Philippine Senator Seeks Harsher Penalties for Crypto-Related Crimes
A Philippine legislator is pushing for stiffer penalties for crimes involving cryptocurrencies.
Philippine senator Leila de Lima is calling for the tougher punishment of crimes involving cryptocurrencies, including "estafa where unscrupulous individuals entice unsuspecting people to purchase fake Bitcoins, sending a virtual currency as payment for child pornography, or a public officer agreeing to perform an act in consideration of payment in Bitcoins (direct bribery)."
The senator, who served as justice secretary in the previous administration, called on her colleagues to immediately pass her bill to help the country fight cybercrimes. The most recent local example was the $17.32 million Ponzi scheme involving Bitcoins that resulted in the arrest of husband-and-wife tandem Arnel and Leonady Ordonio early this month.
De Lima said in a statement:
"I hope that this occurrence will push my esteemed colleagues in the Senate to take my proposed bill seriously and help pass it into law soon. Knowing that virtual currency resembles money and that the possibilities in using it are endless, a higher penalty for its use on illegal activities is necessary."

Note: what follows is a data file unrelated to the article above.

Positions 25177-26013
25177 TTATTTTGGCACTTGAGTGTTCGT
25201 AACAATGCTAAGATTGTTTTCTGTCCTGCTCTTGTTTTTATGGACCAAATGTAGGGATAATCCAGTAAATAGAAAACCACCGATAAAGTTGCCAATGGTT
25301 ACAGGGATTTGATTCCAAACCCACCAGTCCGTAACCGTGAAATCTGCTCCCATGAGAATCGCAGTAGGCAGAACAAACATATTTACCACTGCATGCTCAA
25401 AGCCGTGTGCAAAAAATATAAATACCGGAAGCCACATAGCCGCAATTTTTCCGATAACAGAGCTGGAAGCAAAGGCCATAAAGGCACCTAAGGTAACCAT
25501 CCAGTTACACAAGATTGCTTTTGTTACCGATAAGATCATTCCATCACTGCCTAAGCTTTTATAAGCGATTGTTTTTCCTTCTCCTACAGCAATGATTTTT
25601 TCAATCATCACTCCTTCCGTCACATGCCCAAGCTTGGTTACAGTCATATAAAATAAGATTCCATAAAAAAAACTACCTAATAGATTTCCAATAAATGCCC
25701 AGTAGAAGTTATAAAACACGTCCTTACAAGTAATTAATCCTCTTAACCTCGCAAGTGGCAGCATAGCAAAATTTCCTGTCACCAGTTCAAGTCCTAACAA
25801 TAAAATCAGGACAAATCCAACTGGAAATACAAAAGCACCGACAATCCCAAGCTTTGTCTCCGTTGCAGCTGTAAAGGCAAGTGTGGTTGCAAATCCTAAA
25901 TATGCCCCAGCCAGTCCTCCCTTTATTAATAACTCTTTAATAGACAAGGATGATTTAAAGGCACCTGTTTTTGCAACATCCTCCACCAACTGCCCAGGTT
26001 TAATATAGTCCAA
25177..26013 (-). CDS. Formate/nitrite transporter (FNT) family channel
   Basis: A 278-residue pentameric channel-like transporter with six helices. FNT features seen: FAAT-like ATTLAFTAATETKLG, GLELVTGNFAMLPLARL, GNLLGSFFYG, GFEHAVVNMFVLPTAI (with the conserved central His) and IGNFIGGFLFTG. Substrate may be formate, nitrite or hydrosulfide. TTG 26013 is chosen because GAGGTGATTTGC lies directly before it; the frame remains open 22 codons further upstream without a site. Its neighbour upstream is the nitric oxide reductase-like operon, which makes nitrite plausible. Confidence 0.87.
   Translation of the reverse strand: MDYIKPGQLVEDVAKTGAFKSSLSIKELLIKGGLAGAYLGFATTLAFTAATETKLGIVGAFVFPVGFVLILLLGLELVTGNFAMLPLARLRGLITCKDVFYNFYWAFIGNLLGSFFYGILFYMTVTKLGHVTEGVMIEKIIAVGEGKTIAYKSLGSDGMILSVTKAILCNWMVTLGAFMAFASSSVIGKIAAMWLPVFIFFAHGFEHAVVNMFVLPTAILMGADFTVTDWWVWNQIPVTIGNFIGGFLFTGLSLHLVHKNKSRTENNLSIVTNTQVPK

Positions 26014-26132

Her proposed legislation calls for a penalty one degree higher if crimes listed in the Republic Act No. 3815 or the Revised Penal Code (RPC) are committed using digital currencies.
According to the senator, the Philippine criminal justice system must evolve and adapt to the changing technologies that could be used in unlawful activities.
"As I've mentioned before, our penal laws must adapt to the changing times and our criminal justice system must come prepared in the event like this," she said.
Cloud mining contractors threatened by lengthy prison sentences
Also last month, the Philippines’ Securities and Exchange Commission (SEC) warned cloud-based digital currency mining operators that they could face up to 21 years of imprisonment for engaging in such activity.
The SEC stated in a public bulletin:
“The Commission has detected that certain individuals or groups of persons are enticing the public, through a popular social media platform or in their own independent websites, to invest in so-called cloud mining contracts.”